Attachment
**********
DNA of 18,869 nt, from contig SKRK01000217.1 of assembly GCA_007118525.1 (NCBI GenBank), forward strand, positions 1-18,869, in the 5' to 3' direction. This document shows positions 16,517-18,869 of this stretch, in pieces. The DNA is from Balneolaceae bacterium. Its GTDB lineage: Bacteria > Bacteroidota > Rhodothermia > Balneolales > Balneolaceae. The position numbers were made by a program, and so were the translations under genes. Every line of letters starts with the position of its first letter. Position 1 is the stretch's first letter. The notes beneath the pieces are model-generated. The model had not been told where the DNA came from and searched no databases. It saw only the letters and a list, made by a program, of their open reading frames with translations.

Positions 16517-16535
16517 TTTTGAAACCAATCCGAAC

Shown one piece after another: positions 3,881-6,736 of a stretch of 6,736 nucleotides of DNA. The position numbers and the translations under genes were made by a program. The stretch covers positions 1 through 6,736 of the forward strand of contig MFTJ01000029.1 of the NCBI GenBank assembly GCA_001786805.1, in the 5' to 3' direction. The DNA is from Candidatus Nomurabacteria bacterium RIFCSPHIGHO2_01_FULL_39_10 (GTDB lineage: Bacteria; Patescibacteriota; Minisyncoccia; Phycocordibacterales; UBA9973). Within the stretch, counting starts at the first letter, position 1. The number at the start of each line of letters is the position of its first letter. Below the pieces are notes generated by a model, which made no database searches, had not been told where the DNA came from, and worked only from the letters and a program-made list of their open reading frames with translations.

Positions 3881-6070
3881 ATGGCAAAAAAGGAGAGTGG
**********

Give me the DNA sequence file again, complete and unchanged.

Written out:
DNA of 18,869 nt, from contig SKRK01000217.1 of assembly GCA_007118525.1 (NCBI GenBank), forward strand, positions 1-18,869, in the 5' to 3' direction. This document shows positions 16,517-18,869 of this stretch, in pieces. The DNA is from Balneolaceae bacterium. Its GTDB lineage: Bacteria > Bacteroidota > Rhodothermia > Balneolales > Balneolaceae. The position numbers were made by a program, and so were the translations under genes. Every line of letters starts with the position of its first letter. Position 1 is the stretch's first letter. The notes beneath the pieces are model-generated. The model had not been told where the DNA came from and searched no databases. It saw only the letters and a list, made by a program, of their open reading frames with translations.

Positions 16517-16535
16517 TTTTGAAACCAATCCGAAC

Shown one piece after another: positions 3,881-6,736 of a stretch of 6,736 nucleotides of DNA. The position numbers and the translations under genes were made by a program. The stretch covers positions 1 through 6,736 of the forward strand of contig MFTJ01000029.1 of the NCBI GenBank assembly GCA_001786805.1, in the 5' to 3' direction. The DNA is from Candidatus Nomurabacteria bacterium RIFCSPHIGHO2_01_FULL_39_10 (GTDB lineage: Bacteria; Patescibacteriota; Minisyncoccia; Phycocordibacterales; UBA9973). Within the stretch, counting starts at the first letter, position 1. The number at the start of each line of letters is the position of its first letter. Below the pieces are notes generated by a model, which made no database searches, had not been told where the DNA came from, and worked only from the letters and a program-made list of their open reading frames with translations.

Positions 3881-6070
3881 ATGGCAAAAAAGGAGAGTGG